(18:36):
Those are two answers. Now a third answer, let me give you the one that is embedded in our doctrine most prominently right now. This is what I call the conventional understanding of what happens. This has a pedigree dating back to the mid to late 19th century. 1875 was the first time the Supreme Court relied on this view in holding a statute unconstitutional, but it had been percolating in lower courts for about two decades. On this view, the judicial decision changes the law by a subtraction or excision.

(19:17)
I describe it this way because this is associated with the idea that every finding of partial unconstitutionality, is implicitly or explicitly accompanied by or followed by a finding of severability of the unconstitutional parts or applications. Take, for example, the 2020 decision of the Supreme Court in Barr versus American Association of Political Consultants. Read to you from Justice Kavanaugh’s plurality opinion, one that was joined by Chief Justice Roberts and Justice Alito.

(19:53)
It’s not in your handout, that will come in handy though, but here’s what Justice Kavanaugh wrote. He said, “Applying the presumption of severability, the court invalidates and severs unconstitutional provisions from the remainder of the law, rather than razing, R-A-Z-I-N-G, whole statutes or acts of Congress. Constitutional litigation is not a game of gotcha against Congress, where litigants can write a discrete constitutional flaw in a statute to take down the whole otherwise constitutional statute.”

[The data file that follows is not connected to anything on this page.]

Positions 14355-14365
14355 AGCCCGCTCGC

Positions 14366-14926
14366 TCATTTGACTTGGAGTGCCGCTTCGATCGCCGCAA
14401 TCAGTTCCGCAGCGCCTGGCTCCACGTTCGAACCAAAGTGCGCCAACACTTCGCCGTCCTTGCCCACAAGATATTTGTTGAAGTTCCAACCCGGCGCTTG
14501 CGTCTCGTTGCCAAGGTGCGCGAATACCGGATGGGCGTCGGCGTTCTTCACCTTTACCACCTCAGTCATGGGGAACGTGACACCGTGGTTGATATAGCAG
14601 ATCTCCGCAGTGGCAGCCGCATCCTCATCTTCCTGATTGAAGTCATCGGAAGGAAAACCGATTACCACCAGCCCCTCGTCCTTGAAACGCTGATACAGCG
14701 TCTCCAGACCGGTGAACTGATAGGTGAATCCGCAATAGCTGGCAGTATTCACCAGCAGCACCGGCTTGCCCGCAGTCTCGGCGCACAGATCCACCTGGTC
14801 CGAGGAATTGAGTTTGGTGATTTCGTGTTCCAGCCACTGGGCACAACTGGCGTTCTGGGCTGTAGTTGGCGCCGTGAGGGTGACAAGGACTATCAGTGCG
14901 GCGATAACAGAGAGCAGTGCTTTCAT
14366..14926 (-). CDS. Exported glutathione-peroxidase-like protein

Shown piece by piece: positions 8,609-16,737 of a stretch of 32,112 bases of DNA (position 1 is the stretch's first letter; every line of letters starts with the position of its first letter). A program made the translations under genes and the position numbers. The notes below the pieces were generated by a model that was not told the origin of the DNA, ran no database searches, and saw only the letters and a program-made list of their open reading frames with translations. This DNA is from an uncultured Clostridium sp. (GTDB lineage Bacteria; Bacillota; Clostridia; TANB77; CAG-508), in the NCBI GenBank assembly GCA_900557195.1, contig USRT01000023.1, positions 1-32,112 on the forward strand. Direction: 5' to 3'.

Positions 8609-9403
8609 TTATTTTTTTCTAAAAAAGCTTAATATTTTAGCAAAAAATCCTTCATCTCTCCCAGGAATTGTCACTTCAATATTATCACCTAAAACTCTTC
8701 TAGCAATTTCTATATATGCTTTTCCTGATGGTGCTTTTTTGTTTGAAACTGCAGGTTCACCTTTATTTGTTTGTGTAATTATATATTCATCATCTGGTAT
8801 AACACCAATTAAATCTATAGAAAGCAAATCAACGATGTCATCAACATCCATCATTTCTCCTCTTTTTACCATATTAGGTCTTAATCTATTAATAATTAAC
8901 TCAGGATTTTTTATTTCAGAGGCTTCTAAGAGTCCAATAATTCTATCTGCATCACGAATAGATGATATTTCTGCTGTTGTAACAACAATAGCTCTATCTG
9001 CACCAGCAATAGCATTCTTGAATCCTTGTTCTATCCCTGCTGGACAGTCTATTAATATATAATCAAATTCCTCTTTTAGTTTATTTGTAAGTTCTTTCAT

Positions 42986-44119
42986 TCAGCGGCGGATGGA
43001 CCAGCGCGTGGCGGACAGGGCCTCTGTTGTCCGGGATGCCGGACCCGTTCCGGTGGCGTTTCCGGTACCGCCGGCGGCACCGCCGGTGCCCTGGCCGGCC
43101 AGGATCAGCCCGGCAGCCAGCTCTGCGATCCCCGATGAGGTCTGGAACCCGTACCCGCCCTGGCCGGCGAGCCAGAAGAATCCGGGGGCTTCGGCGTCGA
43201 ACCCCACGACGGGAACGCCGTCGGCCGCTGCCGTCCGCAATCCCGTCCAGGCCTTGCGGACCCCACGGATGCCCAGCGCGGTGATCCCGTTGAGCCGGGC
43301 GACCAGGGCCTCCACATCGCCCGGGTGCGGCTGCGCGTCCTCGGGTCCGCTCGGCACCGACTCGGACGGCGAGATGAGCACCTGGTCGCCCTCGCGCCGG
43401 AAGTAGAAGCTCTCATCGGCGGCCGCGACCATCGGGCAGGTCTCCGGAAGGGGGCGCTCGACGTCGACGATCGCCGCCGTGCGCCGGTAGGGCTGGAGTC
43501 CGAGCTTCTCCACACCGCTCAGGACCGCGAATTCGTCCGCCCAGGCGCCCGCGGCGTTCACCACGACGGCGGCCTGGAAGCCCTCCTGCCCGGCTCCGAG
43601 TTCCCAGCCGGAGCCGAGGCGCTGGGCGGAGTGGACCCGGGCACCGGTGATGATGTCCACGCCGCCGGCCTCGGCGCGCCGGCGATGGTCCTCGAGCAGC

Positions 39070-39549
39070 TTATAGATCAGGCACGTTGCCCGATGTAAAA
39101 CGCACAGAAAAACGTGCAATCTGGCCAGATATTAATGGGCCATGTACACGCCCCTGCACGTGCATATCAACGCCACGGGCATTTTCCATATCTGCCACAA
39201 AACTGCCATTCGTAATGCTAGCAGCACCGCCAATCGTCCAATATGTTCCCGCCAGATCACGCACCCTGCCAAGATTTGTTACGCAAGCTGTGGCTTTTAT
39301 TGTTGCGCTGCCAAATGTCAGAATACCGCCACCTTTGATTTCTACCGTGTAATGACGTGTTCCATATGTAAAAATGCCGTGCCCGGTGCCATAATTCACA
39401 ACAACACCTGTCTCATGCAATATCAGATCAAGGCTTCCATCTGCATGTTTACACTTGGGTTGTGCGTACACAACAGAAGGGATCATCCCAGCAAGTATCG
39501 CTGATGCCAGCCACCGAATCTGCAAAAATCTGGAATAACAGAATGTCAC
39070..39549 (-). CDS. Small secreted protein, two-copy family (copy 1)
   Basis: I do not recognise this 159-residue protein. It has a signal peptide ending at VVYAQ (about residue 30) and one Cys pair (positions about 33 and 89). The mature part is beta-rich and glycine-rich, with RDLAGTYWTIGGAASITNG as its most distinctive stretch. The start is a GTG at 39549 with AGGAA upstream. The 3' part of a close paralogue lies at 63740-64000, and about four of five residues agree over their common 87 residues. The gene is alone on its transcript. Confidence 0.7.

(20:31)
If the rule were otherwise, the entire judiciary act of 1789 would be invalid as a consequence of Marbury versus Madison. Okay? The court had to subtract, in order to save the rest. That’s the excision view. Now I will add, that Justice Kavanaugh drops a very extensive footnote right there, that flags some of the problems that will lead to some of the later cases that we’ll see. But as a statement of the conventional view, I will assert that this formulation is representative. Okay?

(21:08)
In prior scholarship, I’ve argued why this excision-based understanding is mistaken, and here I’d like to develop further and depart in some ways from aspects of the earlier scholarship. By way of development, I think the best way to understand the change that results from a judicial holding of unconstitutionality, is neither no change nor no law to change, nor subtraction, but rather something more like addition.

(21:37)
Put in quantitative terms, you might say that there’s more law after a holding of unconstitutionality, not less. Even this quantity-based imagery is too tied though to a material way of conceptualizing the law. As I see it now, problems of partial unconstitutionality are better understood as problems of potential unconstitutionality. Indeed, in asking how a judicial holding of unconstitutionality changes the law.